'Gone is Gone': ASU professor's debut group album focuses on social injustices

Égide Duo's album features original music played on both the clarinet and bass clarinet

Inspired by different social movements, Joshua Gardner, a clinical associate professor at the School of Music Dance and Theater, and his wife released a new classical, instrumental album, "Gone is Gone."

Égide Duo is a clarinet and bass clarinet duo made up of Joshua and his wife, Stefanie Gardner, a faculty member at Glendale Community College who teaches musical courses. Their debut album features songs inspired by environmental change, human rights and equality. It can be streamed on different platforms including YouTube, Apple Music and Spotify. All of the proceeds made from their album are given back to nonprofit organizations associated with the topics that inspired their songs. 

“We're fighting for all these amazing issues that are super important and relevant, but we want the next generation of clarinetists to come in and play this music," Stefanie Gardner said. "We want our students to see what we're doing so that they know you can really do what you want with your career. You don't just have to play the same music over and over again. You can have pieces commissioned about whatever you're passionate about."   

In 2015, the duo said they wanted to work on more original pieces they hadn't heard played before.

“We were pretty frustrated with everything in the world at that point in time," Joshua Gardner said. "That is when we got the idea to commission music addressing various social issues."

“Gone is Gone” features pieces from different composers. The Gardners wanted everyone to feel as if they had the flexibility to do work meaningful to them. They wanted everyone involved to have a way to express themselves through either composing or playing an instrument. 

One of the composers, John Steinmetz, wrote a three-part series about the coal mining industry in the U.S. These pieces are dedicated by Steinmetz to Joshua Gardner’s father, who experienced the hardships of working in the coal mining industry firsthand.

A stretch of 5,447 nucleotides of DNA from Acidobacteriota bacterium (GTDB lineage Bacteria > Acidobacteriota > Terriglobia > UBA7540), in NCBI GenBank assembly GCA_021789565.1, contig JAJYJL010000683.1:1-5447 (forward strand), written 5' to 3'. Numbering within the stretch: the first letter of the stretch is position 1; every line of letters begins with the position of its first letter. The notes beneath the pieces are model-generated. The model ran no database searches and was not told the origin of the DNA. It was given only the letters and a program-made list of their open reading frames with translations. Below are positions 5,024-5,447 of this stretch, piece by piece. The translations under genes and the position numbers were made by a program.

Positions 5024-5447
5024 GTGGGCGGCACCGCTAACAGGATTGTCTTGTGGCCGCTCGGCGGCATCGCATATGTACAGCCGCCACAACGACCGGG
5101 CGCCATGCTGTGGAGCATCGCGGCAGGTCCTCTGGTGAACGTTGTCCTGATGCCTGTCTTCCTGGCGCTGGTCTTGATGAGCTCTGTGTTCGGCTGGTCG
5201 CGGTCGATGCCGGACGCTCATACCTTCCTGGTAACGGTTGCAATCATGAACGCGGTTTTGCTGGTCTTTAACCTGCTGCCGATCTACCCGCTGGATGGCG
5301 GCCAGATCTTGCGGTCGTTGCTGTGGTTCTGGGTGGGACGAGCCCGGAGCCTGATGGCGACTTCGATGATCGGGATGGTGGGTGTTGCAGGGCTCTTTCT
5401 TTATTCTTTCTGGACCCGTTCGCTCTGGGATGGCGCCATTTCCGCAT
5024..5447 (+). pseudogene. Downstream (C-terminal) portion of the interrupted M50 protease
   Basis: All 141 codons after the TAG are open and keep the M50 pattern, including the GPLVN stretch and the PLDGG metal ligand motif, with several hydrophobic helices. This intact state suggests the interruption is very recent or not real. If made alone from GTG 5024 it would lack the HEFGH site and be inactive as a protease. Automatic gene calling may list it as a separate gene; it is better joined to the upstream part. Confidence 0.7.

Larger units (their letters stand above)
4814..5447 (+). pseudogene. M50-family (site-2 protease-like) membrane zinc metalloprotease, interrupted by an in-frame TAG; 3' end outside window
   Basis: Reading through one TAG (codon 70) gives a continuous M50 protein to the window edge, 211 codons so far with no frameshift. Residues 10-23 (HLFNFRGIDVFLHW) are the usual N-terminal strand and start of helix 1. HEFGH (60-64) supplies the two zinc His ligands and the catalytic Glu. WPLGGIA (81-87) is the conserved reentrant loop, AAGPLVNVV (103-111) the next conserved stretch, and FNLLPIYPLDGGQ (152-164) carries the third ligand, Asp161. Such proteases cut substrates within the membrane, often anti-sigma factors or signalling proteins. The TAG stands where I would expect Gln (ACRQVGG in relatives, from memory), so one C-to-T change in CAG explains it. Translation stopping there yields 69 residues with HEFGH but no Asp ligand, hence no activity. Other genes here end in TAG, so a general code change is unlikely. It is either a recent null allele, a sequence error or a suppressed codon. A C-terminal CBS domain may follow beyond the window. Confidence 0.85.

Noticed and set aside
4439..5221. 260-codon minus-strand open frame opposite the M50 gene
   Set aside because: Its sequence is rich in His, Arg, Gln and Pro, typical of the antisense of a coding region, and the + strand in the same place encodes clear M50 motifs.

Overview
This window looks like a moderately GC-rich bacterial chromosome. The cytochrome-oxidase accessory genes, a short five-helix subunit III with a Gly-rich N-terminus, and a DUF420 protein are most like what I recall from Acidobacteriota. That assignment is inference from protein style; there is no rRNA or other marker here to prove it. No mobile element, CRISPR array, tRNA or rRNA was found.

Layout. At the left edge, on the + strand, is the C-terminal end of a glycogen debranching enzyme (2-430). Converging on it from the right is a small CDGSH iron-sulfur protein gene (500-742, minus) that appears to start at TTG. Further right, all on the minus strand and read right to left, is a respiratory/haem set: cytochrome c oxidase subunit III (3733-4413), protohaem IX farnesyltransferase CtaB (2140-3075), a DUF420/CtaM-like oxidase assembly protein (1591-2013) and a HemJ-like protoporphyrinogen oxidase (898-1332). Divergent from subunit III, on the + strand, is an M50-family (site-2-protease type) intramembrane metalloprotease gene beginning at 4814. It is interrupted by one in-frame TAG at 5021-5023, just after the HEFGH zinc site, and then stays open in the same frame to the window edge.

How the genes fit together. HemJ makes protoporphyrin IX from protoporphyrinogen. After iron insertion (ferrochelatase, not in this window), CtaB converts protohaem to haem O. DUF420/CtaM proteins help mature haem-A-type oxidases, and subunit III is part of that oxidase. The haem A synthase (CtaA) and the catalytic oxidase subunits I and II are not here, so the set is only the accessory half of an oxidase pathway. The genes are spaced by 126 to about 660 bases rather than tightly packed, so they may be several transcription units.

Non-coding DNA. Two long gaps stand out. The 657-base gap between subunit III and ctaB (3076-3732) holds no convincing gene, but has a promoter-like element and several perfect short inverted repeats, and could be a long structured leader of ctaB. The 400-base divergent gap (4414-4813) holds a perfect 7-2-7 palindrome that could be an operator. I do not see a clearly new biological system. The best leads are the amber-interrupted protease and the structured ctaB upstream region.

"It struck me that what has happened to coal country is related to other problems that are going on in the world right now," Steinmetz said. "I had to be careful because I didn't want to speak for the people there, but one of the things music and the arts do is to use the imagination to enter into situations in lives that are different."

Another composer, Kurt Mehlenbacher, wrote a piece for the duo about the impact people living in the Sonoran desert have had on the environment. It focuses on the Salt River, Joshua trees and yucca moths. Mehlenbacher grew up in the Pacific Northwest and environmentalism has been something he has grown up around. 

“Working with Joshua and Stefanie is immensely easy because they just get it," Mehlenbacher wrote in an email. "They play what's on the page. Their technical and musical prowess is virtually unmatched by any other clarinetists I've encountered over the years, and they are just sensible, honest musicians." 

Égide Duo is already working on their next album and have already recorded a song for it. The new album is expected to be released sometime in 2022.


Reach the reporter at lkobley@asu.edu and follow @LKobley on Twitter.

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